Why do you need a will?
First and foremost, a will is what tells everyone what should happen to any finances, possessions or property you have after you die. These are typically referred to as your “estate” in a will, and if you decide not to leave a will, the law will decide how your estate is divided and where it should go.
Reasons why you need a will, despite your age
We see a will as something that we write when we’re older and more likely to pass on, but the truth is, many people make a will when they’re younger and try to update it once a year.
A will makes it much easier for your loved ones to sort everything out when you pass, without a will, the process can be much more stressful and time-consuming; not something that family wants to deal with when they’re grieving.
You can also reduce the amount of inheritance tax that might end up being paid on the value of your estate if you write a will.
Writing a will is especially important if you have children or other family who depend on you when it comes to their own finances. Without your will, your estate could end up being given to the wrong family members.
Wills also help the court decide who will take over the guardianship of any of your children. Without a will, the court will take it upon themselves to choose from your remaining family members or appoint an appropriate guardian. Having a will allows you to appoint a person to raise your children, or even make sure that certain people don’t end up with your children.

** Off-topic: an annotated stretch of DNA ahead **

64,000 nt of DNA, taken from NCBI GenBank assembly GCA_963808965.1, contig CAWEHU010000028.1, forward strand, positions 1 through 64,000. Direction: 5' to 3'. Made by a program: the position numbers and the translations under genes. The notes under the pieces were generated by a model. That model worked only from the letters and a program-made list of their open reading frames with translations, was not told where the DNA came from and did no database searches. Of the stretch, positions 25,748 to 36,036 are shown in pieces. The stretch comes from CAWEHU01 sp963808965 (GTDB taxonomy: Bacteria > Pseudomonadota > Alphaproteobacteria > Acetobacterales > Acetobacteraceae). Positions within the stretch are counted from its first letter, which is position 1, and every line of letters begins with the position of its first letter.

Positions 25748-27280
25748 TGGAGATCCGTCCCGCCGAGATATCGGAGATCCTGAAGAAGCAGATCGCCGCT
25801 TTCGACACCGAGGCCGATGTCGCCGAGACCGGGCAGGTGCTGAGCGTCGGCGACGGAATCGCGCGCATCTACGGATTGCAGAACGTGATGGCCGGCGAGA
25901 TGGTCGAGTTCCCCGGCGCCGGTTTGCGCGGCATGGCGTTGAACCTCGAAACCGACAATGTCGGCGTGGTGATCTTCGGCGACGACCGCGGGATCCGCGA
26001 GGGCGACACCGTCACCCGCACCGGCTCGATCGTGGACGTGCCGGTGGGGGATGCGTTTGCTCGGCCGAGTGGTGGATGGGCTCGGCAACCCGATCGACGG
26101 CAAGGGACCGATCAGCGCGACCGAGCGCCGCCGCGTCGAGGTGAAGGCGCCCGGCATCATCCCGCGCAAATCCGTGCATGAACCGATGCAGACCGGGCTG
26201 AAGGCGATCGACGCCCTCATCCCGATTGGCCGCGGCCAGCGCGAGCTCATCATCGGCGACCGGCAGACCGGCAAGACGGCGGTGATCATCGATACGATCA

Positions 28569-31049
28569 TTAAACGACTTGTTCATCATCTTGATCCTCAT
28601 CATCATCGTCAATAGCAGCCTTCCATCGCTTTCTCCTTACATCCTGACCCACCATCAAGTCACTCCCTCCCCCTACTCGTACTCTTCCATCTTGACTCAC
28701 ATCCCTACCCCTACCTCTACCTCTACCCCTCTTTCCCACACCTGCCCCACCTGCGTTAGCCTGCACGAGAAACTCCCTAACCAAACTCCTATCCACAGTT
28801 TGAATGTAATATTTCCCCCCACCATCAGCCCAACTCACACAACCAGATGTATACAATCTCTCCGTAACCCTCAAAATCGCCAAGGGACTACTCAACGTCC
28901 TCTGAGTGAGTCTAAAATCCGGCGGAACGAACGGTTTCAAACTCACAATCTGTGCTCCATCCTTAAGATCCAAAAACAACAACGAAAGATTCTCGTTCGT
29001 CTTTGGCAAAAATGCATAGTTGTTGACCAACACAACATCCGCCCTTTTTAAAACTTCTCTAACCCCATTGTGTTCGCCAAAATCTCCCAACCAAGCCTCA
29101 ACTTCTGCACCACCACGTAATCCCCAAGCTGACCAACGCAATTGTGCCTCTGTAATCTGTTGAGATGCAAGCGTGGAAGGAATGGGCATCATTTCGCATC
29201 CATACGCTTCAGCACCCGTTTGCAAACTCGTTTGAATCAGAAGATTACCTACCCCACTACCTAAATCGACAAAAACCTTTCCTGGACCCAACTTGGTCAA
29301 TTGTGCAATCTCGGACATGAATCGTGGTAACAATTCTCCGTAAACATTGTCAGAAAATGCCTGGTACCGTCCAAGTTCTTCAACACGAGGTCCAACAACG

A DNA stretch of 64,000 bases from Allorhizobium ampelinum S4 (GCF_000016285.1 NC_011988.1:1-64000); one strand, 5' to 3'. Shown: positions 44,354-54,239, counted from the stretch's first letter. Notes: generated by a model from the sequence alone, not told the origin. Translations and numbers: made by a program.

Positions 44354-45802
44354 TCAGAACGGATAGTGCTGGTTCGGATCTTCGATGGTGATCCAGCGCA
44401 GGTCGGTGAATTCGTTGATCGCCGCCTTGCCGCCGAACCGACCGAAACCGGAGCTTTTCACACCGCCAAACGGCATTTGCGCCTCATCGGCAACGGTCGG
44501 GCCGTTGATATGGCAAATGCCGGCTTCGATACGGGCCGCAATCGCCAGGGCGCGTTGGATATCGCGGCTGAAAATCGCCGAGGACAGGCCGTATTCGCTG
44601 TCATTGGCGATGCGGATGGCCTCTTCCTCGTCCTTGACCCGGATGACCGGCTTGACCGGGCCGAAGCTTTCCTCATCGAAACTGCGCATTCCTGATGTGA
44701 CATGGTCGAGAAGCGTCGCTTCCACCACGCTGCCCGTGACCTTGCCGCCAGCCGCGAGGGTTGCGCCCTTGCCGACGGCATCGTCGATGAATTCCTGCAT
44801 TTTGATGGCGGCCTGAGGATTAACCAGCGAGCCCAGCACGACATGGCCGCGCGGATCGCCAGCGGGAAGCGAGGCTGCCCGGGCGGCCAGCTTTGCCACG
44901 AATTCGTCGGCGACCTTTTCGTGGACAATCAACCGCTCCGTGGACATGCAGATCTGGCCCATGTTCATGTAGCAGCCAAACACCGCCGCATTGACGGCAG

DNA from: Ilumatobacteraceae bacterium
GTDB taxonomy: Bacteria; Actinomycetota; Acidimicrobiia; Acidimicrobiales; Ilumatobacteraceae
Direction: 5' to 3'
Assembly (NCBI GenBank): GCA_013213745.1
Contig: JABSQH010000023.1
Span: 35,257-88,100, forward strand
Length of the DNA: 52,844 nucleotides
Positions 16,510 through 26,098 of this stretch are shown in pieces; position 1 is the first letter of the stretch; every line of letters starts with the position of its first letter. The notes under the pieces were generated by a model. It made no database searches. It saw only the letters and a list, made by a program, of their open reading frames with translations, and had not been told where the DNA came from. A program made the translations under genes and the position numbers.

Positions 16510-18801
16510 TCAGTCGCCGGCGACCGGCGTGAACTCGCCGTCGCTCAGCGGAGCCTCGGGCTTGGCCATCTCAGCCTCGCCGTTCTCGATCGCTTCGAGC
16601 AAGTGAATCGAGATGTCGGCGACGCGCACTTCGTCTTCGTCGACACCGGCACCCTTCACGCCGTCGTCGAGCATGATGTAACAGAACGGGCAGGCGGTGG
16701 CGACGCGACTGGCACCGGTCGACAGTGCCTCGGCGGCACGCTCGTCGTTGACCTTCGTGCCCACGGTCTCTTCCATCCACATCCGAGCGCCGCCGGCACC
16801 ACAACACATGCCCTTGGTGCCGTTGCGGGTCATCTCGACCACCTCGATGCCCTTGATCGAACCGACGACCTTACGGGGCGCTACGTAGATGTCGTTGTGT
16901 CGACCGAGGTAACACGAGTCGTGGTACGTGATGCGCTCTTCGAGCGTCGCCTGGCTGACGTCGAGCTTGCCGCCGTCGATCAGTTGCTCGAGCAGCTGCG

With a will, you can disinherit individuals who would otherwise stand to inherit your estate. Most people do not realise they can disinherit individuals out of their will. Because wills specifically outline how you would like your estate distributed, without a will your estate may end up on the wrong hands or in the hands of someone you did not intend to inherit it – like an ex or an estranged family member.
You can always change your mind
Wills are regularly updated by individuals who have one. It’s typical to update your will at least once a year, or even more. Depending on the circumstances of any relationship that you have with other people, you can update your will to reflect who you are willing to give your estate to, and who you would rather not see any of it.
Tomorrow isn’t promised, which means that it’s vital to create a will as soon as you feel you are ready to (or your solicitor suggests that you should). There are a lot of common reasons for not wanting to write a will, but the matter of the fact is that you should. Seek out a solicitor who has experience writing wills and let them assist you in putting all of your affairs in order so that you and your family can have peace of mind.